The Story of Endangered Species

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05 February 2015 | by Craig Kasnoff

The IUCN Red List is widely recognized as the most comprehensive, objective global approach for evaluating the conservation status of plant and animal species. 

The IUCN Red List is compiled by the International Union for Conservation of Nature (IUCN) which  is the world’s oldest and largest global environmental organization, with more than 1,200 government and NGO Members and almost 11,000 volunteer experts in some 160 countries.

In 2014, the IUCN updated the Red List.

The IUCN Red List now includes 73,686 assessed species, of which -according to the IUCN- over 22,000 (30%) are threatened with extinction. The list includes both plant and animals species.

For example, the 2014 Red List reports that of the 73,686 assessed species:

* 213 mammal species are classified as “critically endangered”
* 477 mammals species are classified “endangered”
* 509 mammal species classified as “vulnerable”

For birds, the 2014 Red List numbers are just as bad:

* 213 bird species are classified as “critically endangered”
* 419 bird species are classified as “endangered”
* 741 bird species are classified as “vulnerable”

And for fish, it is even worse:

* 443 fish species are classified as “critically endangered”
* 587 fish species are classified as “endangered”
* 1,192 fish species are classified as “vulnerable”

In addition to mammal, bird and fish species, the Red List also reports on the status of reptiles; amphibians; insects; molluscs and plants. And for all of these species, the outlook is not bright.

The Red List also reports on the status of species in all of the countries throughout the world.

For example, the number of threatened species (plants and animals) in:

* The United States is 1,287
* South Africa is 528
* Switzerland is 62
* China is 995
* Russia is 217
* The Vatican is 1

(The one species in The Vatican is described as a mammal. Further research is needed to confirm exactly which animal species this is, and if it’s listing status is critically endangered, endangered, or vulnerable).

And though it is not specifically pointed out in the IUCN Red List, It is interesting to note the correlation between a country’s population and number of threatened species in that country.

* The U.S. population is 316 million; so the ratio is 1 threatened species per 250,000 people
* China’s population is 1.357 billion; so the ratio is 1 threatened species per 1,363,819 people
* Russia’s population is 143 million; so the ratio is 1 threatened species per 658,986 people

And the Vatican? Well the population is 800 so….so more research is needed.

Reading the IUCN Red List sparks the imagination to many questions. For example:

* Is there a link between a country’s “population” and species in danger of extinction?
* Is there a link between a country’s “economy” and species in danger of extinction?
* Is there a link between a country’s “cultural” values and species in danger of extinction?

These are all fascinating – and important- questions.

There are many reasons a species starts its journey on a path towards extinction. With “natural” causes aside, these include poaching; illegal wildlife trade; habitat encroachment; pollution; introduced species; war or conflict; and climate change just to name a few.

And though it is important to know “why” a species is being forced towards extinction, for the over 2,000 “critically endangered” species, it is perhaps even more important to know other things like:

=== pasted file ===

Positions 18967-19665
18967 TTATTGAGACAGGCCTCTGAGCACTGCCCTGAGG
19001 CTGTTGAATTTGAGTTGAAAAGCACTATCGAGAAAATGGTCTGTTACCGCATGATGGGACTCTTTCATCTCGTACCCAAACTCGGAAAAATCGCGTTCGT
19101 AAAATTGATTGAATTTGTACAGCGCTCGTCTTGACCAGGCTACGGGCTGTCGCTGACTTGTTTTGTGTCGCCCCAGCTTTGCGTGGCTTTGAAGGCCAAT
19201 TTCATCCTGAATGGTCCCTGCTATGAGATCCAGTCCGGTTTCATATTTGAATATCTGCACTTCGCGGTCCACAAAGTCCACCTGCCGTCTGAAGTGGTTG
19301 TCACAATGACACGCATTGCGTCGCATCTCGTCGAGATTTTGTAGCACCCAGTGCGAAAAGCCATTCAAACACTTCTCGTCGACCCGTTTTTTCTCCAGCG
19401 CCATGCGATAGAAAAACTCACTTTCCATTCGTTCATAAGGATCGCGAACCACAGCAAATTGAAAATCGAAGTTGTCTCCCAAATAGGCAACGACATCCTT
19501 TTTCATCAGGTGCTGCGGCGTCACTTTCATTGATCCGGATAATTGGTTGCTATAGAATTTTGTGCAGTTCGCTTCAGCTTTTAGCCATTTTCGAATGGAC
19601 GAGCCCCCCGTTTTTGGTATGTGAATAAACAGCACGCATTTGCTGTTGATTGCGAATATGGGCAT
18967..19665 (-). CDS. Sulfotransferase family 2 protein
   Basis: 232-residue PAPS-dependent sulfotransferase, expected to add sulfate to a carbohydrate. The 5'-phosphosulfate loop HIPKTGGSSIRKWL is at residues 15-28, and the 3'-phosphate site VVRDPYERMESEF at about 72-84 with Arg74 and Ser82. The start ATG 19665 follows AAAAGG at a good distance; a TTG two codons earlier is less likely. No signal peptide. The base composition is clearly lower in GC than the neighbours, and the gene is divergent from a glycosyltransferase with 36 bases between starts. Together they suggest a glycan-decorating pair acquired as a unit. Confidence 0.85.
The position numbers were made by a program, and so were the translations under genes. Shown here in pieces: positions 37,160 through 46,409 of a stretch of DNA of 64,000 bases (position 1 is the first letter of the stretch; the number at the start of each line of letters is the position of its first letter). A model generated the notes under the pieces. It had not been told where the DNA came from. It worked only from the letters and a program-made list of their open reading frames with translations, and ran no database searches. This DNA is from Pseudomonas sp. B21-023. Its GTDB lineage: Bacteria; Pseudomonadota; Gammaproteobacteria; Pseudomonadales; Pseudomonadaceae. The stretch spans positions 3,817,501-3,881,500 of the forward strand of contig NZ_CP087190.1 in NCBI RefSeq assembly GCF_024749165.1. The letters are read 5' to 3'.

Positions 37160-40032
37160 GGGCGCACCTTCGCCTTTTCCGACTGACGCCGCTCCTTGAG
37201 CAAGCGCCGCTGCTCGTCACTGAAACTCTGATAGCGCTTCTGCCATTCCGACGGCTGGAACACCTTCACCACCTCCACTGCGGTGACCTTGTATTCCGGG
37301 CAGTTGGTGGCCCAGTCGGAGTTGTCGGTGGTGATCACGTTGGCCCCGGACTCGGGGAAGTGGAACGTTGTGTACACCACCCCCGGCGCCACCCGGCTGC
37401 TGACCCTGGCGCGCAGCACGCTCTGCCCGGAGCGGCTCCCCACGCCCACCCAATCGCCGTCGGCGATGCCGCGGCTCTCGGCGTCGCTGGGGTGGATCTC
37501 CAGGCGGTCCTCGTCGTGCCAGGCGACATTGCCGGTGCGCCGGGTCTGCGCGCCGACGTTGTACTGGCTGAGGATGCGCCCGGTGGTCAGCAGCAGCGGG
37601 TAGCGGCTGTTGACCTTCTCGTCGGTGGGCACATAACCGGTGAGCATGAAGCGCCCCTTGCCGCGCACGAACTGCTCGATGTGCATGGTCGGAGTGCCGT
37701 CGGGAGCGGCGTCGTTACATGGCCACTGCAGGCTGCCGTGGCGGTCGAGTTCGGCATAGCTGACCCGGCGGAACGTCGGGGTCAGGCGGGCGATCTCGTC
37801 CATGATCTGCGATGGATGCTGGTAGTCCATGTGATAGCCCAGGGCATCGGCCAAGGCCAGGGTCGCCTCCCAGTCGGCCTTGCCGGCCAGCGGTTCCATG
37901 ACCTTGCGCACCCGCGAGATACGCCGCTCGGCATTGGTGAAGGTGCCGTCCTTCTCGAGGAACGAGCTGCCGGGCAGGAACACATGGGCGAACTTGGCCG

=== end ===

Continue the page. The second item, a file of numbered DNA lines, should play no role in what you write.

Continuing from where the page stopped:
* What needs to be done to save the species from extinction?
* What can be done to save the species from extinction?
* And what is (or isn’t) being done to save the species from extinction?

These are the key questions needing to be asked – and answered. However, these are not easy questions to ask; or answer.

And these are especially not easy questions to answer in a world where war; terrorism; economic uncertainties and issues like unemployment are so prevalent throughout the world and captivating the world’s media attention and financial resources.

However, while the public’s -and the media’s- attention are focused on all of these other troubling issues, many endangered species continue their march towards extinction. And they are doing so at an alarmingly ever increasing rate.

How many species will be forced into extinction? No one knows. There is simply no answer to that question.

The story of endangered species is an unfolding story. And it is a story that is being written each and every day.

Each day reveals a species moving towards extinction; or a species moving away from it. Each day reveals a person trying to save a species from extinction. Or, it reveals a person pushing it closer to the edge.

And each day reveals whether human societies have decided to find value in the other species we share this planet with, or if other species will simply continued to be viewed as “disposable.”

The story of endangered species will unfold over the next days, weeks, months and years. That is simply a fact.

It is also a fact that this story that will determine which species are allowed to continue to live their lives on Earth, and which species will be pushed from this planet -and the universe- for eternity.

But perhaps the most important fact of all is simply this: the story of “endangered” species is a story being written by the “human” species.

And it is a story being written one day at a time.


Endangered Species Journalist is Produced by Craig Kasnoff

to Promote the Plight of Endangered Species and the Efforts to Save Them.